AUSTIN, Texas (AP) — U.S. Sen. Marco Rubio warned Tuesday that terrorists training in ungoverned swaths of Syria could "soon" attack American interests around the world — or even on the nation's home soil.
The Tea Party darling and possible 2016 presidential hopeful gave a foreign policy speech sponsored by various groups at the University of Texas. That meant heading onto the home turf of two other potential future White House contenders: Texas Gov. Rick Perry and Rubio's Senate colleague and fellow grass-roots conservative champion Ted Cruz.
Rubio serves on the Senate Foreign Relations and Intelligence committees and has long advocated for more U.S. engagement with the forces opposing the Syrian government. The senator from Florida told a crowd of around 250 students, dignitaries and invited guests that the Obama administration failed to lead during the early stages of the conflict in Syria, creating a void that allowed foreign fighters to gather and train there.
"Vast, ungoverned spaces have opened up in Syria where the government doesn't control the territory and it increasingly has become the premiere operational space on the planet for radical jihadists to train and operate," Rubio said. "I will make a prediction to you tonight that if things continue the way they are, soon we will see attacks staged against our interests and, God forbid, perhaps even our homeland from those ungoverned spaces in Syria."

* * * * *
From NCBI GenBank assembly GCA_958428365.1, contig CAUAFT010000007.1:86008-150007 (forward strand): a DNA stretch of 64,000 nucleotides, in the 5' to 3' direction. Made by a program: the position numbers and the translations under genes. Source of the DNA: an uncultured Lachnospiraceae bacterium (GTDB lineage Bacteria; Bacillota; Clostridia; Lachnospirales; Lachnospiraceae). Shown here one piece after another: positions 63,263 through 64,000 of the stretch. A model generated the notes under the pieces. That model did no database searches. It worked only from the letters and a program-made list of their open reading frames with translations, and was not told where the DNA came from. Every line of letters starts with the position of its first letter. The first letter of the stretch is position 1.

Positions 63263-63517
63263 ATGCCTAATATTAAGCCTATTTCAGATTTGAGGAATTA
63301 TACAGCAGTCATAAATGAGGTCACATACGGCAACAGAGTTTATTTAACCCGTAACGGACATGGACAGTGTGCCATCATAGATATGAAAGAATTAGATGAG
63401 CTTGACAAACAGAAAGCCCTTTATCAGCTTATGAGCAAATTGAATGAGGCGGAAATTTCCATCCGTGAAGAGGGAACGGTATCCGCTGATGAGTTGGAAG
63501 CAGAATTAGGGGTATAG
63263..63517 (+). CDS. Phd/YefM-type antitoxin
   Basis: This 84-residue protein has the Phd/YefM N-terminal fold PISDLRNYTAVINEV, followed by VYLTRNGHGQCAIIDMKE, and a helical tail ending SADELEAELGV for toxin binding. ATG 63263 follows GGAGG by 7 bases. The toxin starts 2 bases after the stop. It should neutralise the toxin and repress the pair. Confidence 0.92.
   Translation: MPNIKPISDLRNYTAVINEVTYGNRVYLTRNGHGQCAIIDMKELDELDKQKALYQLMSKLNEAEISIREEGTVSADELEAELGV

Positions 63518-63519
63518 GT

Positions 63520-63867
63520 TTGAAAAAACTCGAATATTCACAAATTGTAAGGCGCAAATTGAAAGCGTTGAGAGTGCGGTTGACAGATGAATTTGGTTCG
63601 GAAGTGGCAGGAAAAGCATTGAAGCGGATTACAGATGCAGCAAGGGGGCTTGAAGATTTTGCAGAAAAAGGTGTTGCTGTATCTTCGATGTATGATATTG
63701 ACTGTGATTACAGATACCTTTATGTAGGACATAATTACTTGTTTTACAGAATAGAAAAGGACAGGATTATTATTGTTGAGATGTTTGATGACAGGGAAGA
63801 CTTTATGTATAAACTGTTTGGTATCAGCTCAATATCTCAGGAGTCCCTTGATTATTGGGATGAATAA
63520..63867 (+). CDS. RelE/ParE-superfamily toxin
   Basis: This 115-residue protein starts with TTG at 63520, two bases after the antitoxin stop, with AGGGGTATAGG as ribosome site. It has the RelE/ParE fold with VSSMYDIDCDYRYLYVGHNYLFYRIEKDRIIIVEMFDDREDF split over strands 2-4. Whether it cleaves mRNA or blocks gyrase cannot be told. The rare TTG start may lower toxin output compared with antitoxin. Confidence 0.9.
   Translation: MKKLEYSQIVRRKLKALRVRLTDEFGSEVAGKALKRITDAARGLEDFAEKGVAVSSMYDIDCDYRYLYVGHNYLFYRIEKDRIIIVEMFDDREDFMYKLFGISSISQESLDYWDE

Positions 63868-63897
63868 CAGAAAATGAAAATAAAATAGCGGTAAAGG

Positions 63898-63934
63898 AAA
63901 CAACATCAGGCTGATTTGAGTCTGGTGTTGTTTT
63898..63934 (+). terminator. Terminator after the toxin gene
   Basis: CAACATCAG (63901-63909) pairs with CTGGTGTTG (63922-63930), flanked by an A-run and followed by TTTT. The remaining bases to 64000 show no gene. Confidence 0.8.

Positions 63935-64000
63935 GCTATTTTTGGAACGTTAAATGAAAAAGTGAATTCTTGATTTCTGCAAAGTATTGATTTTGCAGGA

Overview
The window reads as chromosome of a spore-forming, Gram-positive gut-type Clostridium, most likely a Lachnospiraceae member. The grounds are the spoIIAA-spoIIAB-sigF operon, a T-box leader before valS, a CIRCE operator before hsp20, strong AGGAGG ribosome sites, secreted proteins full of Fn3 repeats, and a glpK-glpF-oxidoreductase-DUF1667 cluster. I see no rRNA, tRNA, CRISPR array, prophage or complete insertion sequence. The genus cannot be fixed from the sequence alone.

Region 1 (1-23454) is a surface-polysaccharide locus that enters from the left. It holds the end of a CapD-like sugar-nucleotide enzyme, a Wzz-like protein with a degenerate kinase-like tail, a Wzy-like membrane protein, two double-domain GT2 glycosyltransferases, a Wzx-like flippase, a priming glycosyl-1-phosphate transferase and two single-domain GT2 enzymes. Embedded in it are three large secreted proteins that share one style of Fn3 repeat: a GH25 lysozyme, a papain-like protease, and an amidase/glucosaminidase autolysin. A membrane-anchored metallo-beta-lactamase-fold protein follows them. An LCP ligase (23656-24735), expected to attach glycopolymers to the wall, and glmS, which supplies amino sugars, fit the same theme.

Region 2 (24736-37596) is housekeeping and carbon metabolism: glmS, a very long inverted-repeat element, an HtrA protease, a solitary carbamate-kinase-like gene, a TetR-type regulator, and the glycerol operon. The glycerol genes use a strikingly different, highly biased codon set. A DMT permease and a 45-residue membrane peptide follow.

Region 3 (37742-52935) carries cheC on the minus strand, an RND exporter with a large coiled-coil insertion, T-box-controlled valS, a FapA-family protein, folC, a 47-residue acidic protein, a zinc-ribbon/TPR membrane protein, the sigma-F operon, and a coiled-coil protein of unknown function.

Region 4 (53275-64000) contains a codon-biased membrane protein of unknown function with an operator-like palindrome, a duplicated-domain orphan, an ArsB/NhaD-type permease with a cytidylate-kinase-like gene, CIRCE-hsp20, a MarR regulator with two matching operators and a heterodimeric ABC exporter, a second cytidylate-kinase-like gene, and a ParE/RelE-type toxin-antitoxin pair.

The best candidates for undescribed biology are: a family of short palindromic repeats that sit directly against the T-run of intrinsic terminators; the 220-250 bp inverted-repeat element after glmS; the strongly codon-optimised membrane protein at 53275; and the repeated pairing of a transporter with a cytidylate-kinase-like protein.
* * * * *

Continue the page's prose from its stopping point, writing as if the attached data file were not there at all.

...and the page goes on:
He also told the crowd that diplomatic efforts should be used far more often than military force, but added: "What happens with these problems around the world is they eventually come for us."
After his speech, Rubio answered questions from Will Inboden, executive director of the university's William P. Clements Jr. Center for History, Strategy and Statecraft, as well as from students. When asked if he would be willing to use U.S. military force to keep Iran from obtaining nuclear weapons, Rubio responded: "Yes, I think it's that serious of a threat."
He also described Russian President Vladimir Putin as deliberately weakening the global stature of the U.S. to build up Russia, adding that it is time for America to "potentially begin to prepare Ukraine for its own defense by providing the training and weapons."
And Rubio called the leaks from former U.S. National Security Agency contractor Edward Snowden "the single most-damaging revelation of American secrets in our history."
Inboden eventually gave Rubio a Texas football jersey with his name on it and quipped: "We'd love to see you wear this on the Senate floor."
Rubio seemed more enthusiastic about that idea than answering questions about a possible run for the White House.
"Eventually I'll have to make a decision one way or another because my Senate term will expire in 2016," he told reporters after the event. "But it won't be today."